Sustainable forestry managaement also involves Foresters being very vigilant for the signs of any disease. As a result of a dark, dank environment fungal diseases could run rampant through a forest via airborne spores or through the soil. (See Clandon Park Conservation Project TD17) There are several fungi that invisibly rot a tree from the inside, the resulting timber becomes worthless commercially, trees become dangerous so need felling and the soil could be so infected that the fungus is impossible to irradiate from a forest. Should this disease become endemic within a locality, it is recommended that no new trees (sometimes of certain species) should be replanted in the infected ground for several decades.
By using the process of thinning, the trees in a forest develop to minimum commercial maturity at different times because there are always trees of different ages growing in the same stand. This form of sustainable forestry therefor prevents the need to fell a whole forest at one time. Simply put, by using sustainable forestry management for commercial forestry it means the forest is visually always present. We believe this is a good thing because forests are "the lungs of the earth".
Importantly, sustainable forestry management creates the same, if not a better financial return per Hectare of forest over time than the old practiice of felling a whole forest in one sweep because sustainable forestry management keeps a forest healthy, productive & vital.
Several forests at Clandon Park have been thinned recently or are about to be thinned, it is a continuous procedure undertaken year on year.
All trees of minimum commercial maturity are considered for felling and many are retained to mature further.
There are several major sustainably managed forests positioned on the peripheral boundaries of the North, South, East and West of Clandon Park. There are several small & a few younger stands scattered within the centre. The far reaches of the Northern Sector of Forestry has been selected for educational purposes. In 2018, one of these forests will be made available for schools, colleges and Universities, for a total of 28 days for the Field Study of biodiversity, and another for 28 days of Dendrology. This will allow up to 56 educational visits every year to the far reaches of the Northern sector of forestry at Clandon Park. This will double the number of visits to the Parkland and will keep our educational activities away from the busy footpaths in the centre, the National Trust car park & Clandon House in the South East corner and the business end of the Parkland to the South West.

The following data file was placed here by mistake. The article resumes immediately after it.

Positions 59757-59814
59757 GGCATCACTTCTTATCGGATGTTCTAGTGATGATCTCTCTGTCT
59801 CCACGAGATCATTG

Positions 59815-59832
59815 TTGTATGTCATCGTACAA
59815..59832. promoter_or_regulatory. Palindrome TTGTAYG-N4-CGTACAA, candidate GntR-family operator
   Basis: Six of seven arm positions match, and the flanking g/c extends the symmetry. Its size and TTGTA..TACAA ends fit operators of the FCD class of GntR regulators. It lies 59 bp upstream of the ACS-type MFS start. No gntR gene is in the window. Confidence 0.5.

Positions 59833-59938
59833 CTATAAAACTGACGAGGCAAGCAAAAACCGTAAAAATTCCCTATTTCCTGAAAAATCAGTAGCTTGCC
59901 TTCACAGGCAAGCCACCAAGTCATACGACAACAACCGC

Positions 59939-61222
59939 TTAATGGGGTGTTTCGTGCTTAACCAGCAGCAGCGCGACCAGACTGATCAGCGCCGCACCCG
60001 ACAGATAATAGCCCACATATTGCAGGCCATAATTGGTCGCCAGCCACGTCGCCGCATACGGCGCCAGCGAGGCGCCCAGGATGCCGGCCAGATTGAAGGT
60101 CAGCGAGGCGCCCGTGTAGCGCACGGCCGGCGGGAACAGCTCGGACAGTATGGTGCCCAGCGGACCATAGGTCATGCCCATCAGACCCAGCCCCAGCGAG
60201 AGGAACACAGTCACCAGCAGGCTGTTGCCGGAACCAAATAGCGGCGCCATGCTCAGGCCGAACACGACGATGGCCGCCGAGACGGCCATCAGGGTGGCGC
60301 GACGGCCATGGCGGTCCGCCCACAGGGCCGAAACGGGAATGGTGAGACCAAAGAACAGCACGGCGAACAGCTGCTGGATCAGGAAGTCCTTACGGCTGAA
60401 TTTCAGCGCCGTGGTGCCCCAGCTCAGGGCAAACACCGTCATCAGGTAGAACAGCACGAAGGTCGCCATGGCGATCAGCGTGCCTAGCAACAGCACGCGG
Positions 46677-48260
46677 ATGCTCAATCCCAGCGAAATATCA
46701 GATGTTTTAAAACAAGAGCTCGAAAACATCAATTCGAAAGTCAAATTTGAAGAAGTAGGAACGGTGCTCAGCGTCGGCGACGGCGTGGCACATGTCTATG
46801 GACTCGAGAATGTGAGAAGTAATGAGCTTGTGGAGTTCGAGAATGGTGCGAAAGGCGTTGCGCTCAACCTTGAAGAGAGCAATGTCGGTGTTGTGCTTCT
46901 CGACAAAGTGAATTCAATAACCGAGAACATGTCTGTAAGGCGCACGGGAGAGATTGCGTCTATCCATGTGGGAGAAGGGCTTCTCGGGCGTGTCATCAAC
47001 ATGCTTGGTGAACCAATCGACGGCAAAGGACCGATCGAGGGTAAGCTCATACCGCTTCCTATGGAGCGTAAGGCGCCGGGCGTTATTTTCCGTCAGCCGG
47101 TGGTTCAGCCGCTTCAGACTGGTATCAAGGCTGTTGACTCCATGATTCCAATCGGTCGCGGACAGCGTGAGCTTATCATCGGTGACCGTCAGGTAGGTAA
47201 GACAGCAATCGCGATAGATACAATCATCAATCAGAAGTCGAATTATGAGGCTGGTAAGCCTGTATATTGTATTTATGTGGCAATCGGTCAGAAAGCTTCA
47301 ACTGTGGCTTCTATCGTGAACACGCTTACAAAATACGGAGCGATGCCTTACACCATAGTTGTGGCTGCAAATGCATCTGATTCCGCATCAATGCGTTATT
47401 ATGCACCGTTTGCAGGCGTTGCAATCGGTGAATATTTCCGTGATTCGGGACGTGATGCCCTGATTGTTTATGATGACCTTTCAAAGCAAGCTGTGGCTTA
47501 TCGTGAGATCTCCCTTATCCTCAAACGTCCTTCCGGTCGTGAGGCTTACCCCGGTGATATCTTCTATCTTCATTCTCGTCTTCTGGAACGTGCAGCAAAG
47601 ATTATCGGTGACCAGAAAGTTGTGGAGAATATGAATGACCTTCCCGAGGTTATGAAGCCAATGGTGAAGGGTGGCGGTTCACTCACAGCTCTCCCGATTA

Various clumps of trees and coverts (groups of trees with or without underplanting) that sit isolated in open fields, have similarly been repeatedly replaced over the last 400 years. Many older and ancient trees which we Class as 'old friends' sadly have had to be felled where diseases such as Dutch Elm and Ustilina Deusta have ravaged the locality. Equally, in the ever increasing number of severe storms (particularly after heavy rainfall) we often loose trees have large canopies that grow on exposed areas of our Parkland. In 2018 seven of these coverts, that are now healthy and due to be replanted, will be repopulated. New plantings will continue to take place from 2018-2025 and this provides an opportunity for students to create an annual monitoring programme. These clumps or coverts, in the central and northern sectors of the land were originally part of old hedgerows or were planted as shelter for cattle and sheep in large fields. It is these that will be replanted where disease or storms have reduced their effectiveness as shelter. Students will be able to monitor their growth year on year using Dendrology teqniques and equipment. This will hopefully become a Surrey wide project and schools will be encouraged to upload their results using our software.
By recording and uploading these results students will be able to monitor tree growth & health on the park and inform & compare results with others who are following similar programmes.
Clandon Park will be launching the new Field Study Programme in 2018. This will grant the opportunity for outdoor education to study the ecology on the Estate and for students to get involved in our sustainable forestry management and dendrology.
Head Teachers and College and University Department Heads will be invited to the Launch and should express their interest, either in advance of their visit by letter, or on the day. Details will be provided in due course.
Prior to all Field Study Trips, schools will be provided with a Clandon Park Field Study Guide & map which informs teachers of the area of the Parkland that will be made available for their group. No two groups will be permitted to study in the same area to keep footfalls to a minimum. Schools will also be informed of a day and times when they will have the opportunity to complete their Risk Assessment Appraisal. This will be by appointment only. A Health & Safety Risk Assessment is mandatory.
Mobile lavatories and tents for lectures and talks will initially be provided. This is because we have yet to secure planning permission for permanent facilities which we hope to achieve during 2017/18.
Coach & mini bus parking will be provided on hard standing well off The Street in West Clandon. Full parking instructions will be provided to schools with their information pack.
Please do not park in the National Trust car park that adjoins the National Trust house Clandon House who are our neighbours. The privately owned Parkland at Clandon Park is a separate & private organisation which is not, in any way, associated with the National Trust.
There is a qualified First Aider at Clandon Park if required and all our staff, that work around or with groups of under 18's will be, or are already currently DBS checked.